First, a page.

Meeting Afghanistan’s Power Needs

Afghan turbine manufacturers from across the country engage in group discussions during a needs assessment workshop held at the
Afghan turbine manufacturers from across the country engage in group discussions during a needs assessment workshop held at the Ministry of Rural Rehabilitation and Development.
Ian Carver, ACEP
Turbine manufacturers discuss challenges and expectations at needs assessment workshop.
The plan is to identify priorities and prepare a master list that can be presented to USAID to decide what areas need funding or technical assistance.
15 SEPTEMBER 2010 | KABUL, AFGHANISTAN
 
In Afghanistan, serious power shortages have prompted a return to traditional biomass and imported hydrocarbon fuels for lighting, cooking and heating.  Restoration and upgrading of micro hydropower plants seems to be a better solution.  However, there is a lack of quality turbine manufacturing capacity and qualified experts needed to achieve this.  Recently, the Ministry of Rural Rehabilitation and Development (MRRD) supported by the USAID’s Afghanistan Clean Energy Program (ACEP) held a workshop for Afghan turbine manufacturers to identify and address key challenges and constraints faced in this sector.
 
“Afghans should benefit from quality products, which impact living conditions,” said Wais Ahmad Barmak, Deputy Minister of MRRD.  “We need a plan to identify the capacities, strengths, and gaps in this sector to decide the best next steps.”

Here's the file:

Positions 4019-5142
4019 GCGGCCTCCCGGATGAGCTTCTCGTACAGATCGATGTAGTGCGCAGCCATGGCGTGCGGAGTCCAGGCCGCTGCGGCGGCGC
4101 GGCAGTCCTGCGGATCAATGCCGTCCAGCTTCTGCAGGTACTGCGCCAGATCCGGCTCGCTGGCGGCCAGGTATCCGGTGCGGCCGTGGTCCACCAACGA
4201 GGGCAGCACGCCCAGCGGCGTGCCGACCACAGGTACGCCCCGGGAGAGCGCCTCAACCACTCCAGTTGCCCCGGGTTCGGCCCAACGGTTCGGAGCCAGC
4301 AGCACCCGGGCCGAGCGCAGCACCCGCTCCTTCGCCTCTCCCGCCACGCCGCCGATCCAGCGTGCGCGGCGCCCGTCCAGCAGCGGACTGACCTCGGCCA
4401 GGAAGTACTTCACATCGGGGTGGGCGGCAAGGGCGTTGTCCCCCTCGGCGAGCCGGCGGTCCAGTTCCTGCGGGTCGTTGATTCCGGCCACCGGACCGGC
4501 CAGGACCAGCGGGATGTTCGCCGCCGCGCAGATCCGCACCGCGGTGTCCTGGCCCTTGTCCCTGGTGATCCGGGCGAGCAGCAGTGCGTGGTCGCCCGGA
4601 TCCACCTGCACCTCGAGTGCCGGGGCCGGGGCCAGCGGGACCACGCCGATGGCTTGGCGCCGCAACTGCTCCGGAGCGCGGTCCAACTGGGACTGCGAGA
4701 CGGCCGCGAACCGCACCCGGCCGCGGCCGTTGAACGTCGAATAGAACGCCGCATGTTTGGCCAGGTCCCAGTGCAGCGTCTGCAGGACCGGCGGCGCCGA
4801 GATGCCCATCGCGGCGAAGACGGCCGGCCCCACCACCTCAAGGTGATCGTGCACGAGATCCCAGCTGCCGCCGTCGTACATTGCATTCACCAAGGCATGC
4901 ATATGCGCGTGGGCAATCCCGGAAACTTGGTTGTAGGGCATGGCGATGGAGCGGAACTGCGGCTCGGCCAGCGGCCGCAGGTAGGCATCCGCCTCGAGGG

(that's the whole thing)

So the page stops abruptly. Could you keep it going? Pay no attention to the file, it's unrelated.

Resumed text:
The National Solidarity Program, Energy for Rural Development of Afghanistan and ACEP delivered presentations covering the role of the private sector as a service provider for micro hydropower plants, production of various turbines for use in Afghanistan, and the hydropower engineering experience in Nepal, whose geography is similar to Afghanistan.
 
After the presentations, participants discussed their needs and priorities, barriers to improving the capacity of turbine production, and their expectations, which included on-the-job training on the construction of advanced turbine models.
 
A major workshop highlight was the expressed desire by participants to form a turbine manufacturing association, which could serve as a forum to pose questions and voice pressing issues and to seek advice and training opportunities.
 
“The workshop was a very good opportunity to hear from others,’ said Mohammad Hamini, a cross-flow turbine manufacturer from Herat province.  “If we have more of these kinds of workshops, it will be very beneficial to our work and we will be most grateful.”

Last updated: May 15, 2014

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